Please join the Department of Art, Art History, and Design on Tuesday, October 27 at 4 pm for a special lecture series titled Mutant Salon hosted by Young Joon Kwak, 2020-2021 Artist-in-Residence: Critical Race Studies. The second speaker in this series is artist Gordon Hall. This series is free and open to the public.
This event doesn’t require pre-registration, if you are interested in joining our zoom webinar, please join using the following link and password. https://msu.zoom.us/j/97803340342 pw: mutants
Gordon Hall is a sculptor, performance-maker, and writer based in New York. Hall has presented solo exhibitions at EMPAC (2014), Foxy Production (2014), Temple Contemporary (2016), The Renaissance Society (2018), MIT List Visual Arts Center (2018), and Portland Institute for Contemporary Art (2019). Hall’s sculptures and performances have been exhibited in a variety of group settings including Museum of Contemporary Art Chicago (2010), SculptureCenter (2012), Movement Research (2012), Brooklyn Museum (2014), White Columns (2015), Whitney Museum of American Art (2015), Hessel Museum at Bard College (2015), Chapter NY (2015), Art in General (2016), Wysing Arts Centre (2017), Abrons Arts Center (2017), Socrates Sculpture Park (2017), The Drawing Center (2018), David Zwirner New York (2018), and the Verge Center for the Arts (2019).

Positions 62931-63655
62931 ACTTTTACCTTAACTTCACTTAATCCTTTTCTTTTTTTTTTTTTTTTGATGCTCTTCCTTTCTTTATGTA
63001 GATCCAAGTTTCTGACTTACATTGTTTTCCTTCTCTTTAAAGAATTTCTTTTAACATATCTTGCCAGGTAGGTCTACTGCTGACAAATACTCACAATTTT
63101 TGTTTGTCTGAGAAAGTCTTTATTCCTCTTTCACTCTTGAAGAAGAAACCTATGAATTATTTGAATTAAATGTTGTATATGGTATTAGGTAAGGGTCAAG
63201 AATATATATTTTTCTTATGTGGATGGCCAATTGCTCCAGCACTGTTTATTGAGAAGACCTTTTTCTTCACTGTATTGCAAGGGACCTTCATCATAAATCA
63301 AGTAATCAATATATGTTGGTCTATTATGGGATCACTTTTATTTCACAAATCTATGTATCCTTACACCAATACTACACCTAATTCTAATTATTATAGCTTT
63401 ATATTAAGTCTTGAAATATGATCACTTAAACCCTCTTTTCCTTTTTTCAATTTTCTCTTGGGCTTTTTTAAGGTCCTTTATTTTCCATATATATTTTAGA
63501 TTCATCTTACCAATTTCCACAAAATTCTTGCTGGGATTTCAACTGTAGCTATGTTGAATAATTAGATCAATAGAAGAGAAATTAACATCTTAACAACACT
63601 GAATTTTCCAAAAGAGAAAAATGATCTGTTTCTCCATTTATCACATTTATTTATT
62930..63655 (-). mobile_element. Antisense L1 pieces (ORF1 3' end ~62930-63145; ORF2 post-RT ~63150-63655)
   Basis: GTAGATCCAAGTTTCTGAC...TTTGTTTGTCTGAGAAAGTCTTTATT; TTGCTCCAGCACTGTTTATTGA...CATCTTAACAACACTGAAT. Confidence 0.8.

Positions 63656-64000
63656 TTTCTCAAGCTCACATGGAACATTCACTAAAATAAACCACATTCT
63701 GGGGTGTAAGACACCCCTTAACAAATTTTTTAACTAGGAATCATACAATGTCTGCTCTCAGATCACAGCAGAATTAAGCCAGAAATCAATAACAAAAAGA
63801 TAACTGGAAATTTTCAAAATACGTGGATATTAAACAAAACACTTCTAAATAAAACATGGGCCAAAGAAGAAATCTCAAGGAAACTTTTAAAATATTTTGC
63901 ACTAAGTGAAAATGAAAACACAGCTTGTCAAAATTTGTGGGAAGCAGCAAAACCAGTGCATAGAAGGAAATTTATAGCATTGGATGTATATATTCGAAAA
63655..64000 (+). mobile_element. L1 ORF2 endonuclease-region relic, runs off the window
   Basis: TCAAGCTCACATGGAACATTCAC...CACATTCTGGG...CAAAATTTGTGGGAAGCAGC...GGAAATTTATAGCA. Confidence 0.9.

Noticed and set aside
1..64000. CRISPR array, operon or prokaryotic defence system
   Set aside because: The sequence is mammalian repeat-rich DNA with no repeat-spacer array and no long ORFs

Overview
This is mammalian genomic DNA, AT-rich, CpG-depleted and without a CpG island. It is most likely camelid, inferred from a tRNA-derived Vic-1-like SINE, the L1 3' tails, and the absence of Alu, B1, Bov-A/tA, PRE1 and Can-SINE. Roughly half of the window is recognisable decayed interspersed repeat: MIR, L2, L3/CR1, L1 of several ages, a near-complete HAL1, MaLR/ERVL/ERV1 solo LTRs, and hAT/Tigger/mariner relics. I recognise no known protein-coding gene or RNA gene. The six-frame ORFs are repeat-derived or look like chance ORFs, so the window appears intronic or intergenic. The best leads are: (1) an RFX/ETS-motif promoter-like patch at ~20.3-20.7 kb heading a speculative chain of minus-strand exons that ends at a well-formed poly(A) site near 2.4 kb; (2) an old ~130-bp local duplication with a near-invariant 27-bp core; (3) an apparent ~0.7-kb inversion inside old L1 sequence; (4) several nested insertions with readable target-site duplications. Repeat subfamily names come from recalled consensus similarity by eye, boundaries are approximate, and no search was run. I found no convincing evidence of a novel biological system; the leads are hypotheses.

For more information about Gordon Hall, please visit their website:
Rania Stephan and The Three Disappearances of Soad Hosni
Join video artist Rania Stephan for a screening and discussion of her award-winning video, The Three Disappearances of Soad Hosni (2011). Stephan’s film, what she calls “an archaeology of images, identity, and memory,” ponders one of the great disappearing acts in the history of global cinema: the legacy and still mysterious death of Egyptian actress Soad Hosni. Hosni’s creative labor and iconic roles helped to define Egyptian cinema, and her personal life, never far from the public eye, generated a robust media legacy of its own. Drawing on footage from more than sixty rare videotapes that took Stephan over a decade to collect, the video emphasizes not official film archives, but the analog consumer electronics that kept Hosni’s work alive informally.